Quick Bites: The reality check continues

The Sharks deserved a better result than what they got, though.

There’s no real point in beating around the bush, especially when it comes after a loss with a scoreline such as this, so I might as well just say it: The San Jose Sharks are bad.

But, even with the score being as lopsided as it was, it wasn’t really an off night for the Sharks' offense — they out-shot the Bolts in all situations, having a nine-shot advantage at the end of the night, 63 to 54. The Sharks also stuck with the Lightning in expected goals in all situations, with 3.46 and 3.89, respectively. However, it wasn’t close to enough to get them a result.

So what exactly happened out there tonight? Let’s break it down.

Goaltending from Hell

When Martin Jones was pulled from the game in favor of Aaron Dell, I initially thought that the blame for the score didn't fall on him. After all, the Sharks weren’t capitalizing on offensive opportunities that could have made the game a lot different.

Boy, was I wrong.

As it turns out, Jones had a really rough night. He checked out of the game after the fifth goal, finishing his night with a save percentage of .810 in all situations. His underlying numbers were not pretty either. He stopped only four of the seven high-danger scoring chances he faced in the game, which was good enough for a HDSV% of ... .571. Yeah, not exactly great.

Aaron Dell’s fragment of a game was better, if you consider “better” like a hurricane being downgraded from a five to a three on the Saffir-Simpson scale. He stopped every high-danger chance he faced at 5-on-5, but fell victim to a Steven Stamkos power-play goal, which was the other high-danger chance he faced. The other two goals he let in were both medium-danger chances.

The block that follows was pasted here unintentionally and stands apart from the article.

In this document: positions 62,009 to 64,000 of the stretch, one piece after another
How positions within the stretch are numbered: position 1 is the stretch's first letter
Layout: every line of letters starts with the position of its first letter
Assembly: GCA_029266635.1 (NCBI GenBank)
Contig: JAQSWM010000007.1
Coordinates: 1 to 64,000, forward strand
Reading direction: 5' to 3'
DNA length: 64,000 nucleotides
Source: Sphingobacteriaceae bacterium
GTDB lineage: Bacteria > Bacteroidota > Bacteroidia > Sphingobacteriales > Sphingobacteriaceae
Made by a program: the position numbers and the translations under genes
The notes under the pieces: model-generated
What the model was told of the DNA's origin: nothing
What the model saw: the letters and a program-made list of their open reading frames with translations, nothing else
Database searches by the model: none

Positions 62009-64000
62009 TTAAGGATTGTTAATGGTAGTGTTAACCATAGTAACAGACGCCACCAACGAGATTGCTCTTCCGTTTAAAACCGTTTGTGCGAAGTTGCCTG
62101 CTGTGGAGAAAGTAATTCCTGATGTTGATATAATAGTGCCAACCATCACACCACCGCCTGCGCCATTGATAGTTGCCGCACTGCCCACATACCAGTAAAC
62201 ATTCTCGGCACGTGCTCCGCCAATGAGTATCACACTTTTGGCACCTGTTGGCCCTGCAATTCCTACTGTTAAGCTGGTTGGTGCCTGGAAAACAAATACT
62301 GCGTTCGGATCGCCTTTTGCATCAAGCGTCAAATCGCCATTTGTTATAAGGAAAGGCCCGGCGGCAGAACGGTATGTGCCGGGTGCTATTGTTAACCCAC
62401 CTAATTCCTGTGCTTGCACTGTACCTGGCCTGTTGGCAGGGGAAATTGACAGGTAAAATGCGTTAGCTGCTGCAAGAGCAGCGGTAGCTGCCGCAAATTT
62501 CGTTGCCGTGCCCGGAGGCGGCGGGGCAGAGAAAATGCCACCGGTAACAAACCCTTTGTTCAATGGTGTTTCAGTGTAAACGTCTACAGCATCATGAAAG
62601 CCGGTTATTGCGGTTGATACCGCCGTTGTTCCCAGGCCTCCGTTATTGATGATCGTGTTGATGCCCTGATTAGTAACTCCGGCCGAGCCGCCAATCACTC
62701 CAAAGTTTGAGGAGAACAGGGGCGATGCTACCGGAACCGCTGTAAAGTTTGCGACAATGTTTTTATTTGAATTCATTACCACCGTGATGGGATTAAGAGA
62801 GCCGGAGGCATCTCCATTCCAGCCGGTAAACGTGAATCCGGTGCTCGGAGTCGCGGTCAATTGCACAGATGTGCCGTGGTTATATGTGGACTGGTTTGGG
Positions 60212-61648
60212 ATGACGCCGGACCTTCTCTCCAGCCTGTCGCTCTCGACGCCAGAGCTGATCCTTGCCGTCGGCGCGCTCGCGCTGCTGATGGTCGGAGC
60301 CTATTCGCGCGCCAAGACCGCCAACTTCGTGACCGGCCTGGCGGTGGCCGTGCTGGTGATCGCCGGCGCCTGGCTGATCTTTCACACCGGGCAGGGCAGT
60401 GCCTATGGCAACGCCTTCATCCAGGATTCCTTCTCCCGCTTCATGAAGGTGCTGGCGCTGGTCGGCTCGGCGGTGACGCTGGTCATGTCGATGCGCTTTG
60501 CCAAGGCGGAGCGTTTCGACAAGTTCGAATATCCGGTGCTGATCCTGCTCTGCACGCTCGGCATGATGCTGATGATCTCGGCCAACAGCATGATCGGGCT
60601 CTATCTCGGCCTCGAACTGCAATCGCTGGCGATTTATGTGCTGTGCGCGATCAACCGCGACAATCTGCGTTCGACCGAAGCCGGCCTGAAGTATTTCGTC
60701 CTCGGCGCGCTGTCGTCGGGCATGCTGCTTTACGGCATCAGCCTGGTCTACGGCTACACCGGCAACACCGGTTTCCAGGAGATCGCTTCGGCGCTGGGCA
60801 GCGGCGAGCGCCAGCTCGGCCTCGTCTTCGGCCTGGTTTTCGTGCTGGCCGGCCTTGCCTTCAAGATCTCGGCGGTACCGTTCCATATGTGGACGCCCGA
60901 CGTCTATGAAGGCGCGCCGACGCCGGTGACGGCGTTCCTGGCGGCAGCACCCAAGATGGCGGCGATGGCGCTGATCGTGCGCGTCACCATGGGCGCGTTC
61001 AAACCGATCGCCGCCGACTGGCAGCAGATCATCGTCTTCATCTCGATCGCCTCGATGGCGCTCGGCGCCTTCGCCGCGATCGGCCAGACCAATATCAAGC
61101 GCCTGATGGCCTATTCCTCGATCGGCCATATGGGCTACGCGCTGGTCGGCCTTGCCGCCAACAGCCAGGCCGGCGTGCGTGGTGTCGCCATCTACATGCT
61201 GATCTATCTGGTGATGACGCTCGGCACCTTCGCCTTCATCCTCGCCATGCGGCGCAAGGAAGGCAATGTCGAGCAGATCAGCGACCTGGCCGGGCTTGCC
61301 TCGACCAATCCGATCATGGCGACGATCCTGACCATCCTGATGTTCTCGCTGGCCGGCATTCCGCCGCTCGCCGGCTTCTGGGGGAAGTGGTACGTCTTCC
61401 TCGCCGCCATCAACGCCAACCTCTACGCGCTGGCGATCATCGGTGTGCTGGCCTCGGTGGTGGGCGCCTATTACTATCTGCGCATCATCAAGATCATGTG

Hey, at least Mario Ferraro was good!

Would you believe me if I told you the Sharks player who led the team in expected goals at 5-on-5 was Mario Ferraro? Well, according to NaturalStatTrick, he was. Even though his relative xG% was only 4.44 percent, the young, technology-reviewing defenseman was prolific on offense. With Ferraro on the ice at 5-on-5, the Sharks had 22 shots, tied only with Timo Meier for most on the team. Ferraro continues to be a bright spot during this otherwise bleak season.

So was the third line

The third line of Joe Thornton, Marcus Sorensen and Kevin Labanc finished second overall out of the Sharks’ four lines in shots, with 11 at 5-on-5, six of which were on target. Aside from that, their presence could really be felt throughout the entire game, giving Bolts goaltender Andrei Vasilevskiy some real tests.

Final thoughts

Overall, this game was just a massive dud, and another failed test for this peculiar Sharks squad. Everybody’s going to have their say on who to blame for this game and the recent poor results in general, but I just don’t feel as if it’s just one thing right now.

One thing is for sure, though: the Sharks have got to find a way to turn what feels like is going to be a lost season around before it’s too late. What that will be, I’m not sure. Will General Manager Doug Wilson attempt to reel in the big fish on the trade market right now in Taylor Hall? Will the Sharks give the promising Josef Korenar a look in an effort to fix their goaltending issues? I don’t know the answers to those, but the Sharks’ flaws are just sticking out like a sore thumb right now.

The Sharks will next head to Sunrise, FL, where they’ll face Joel Quenneville’s Florida Panthers this afternoon at 2 p.m. PST.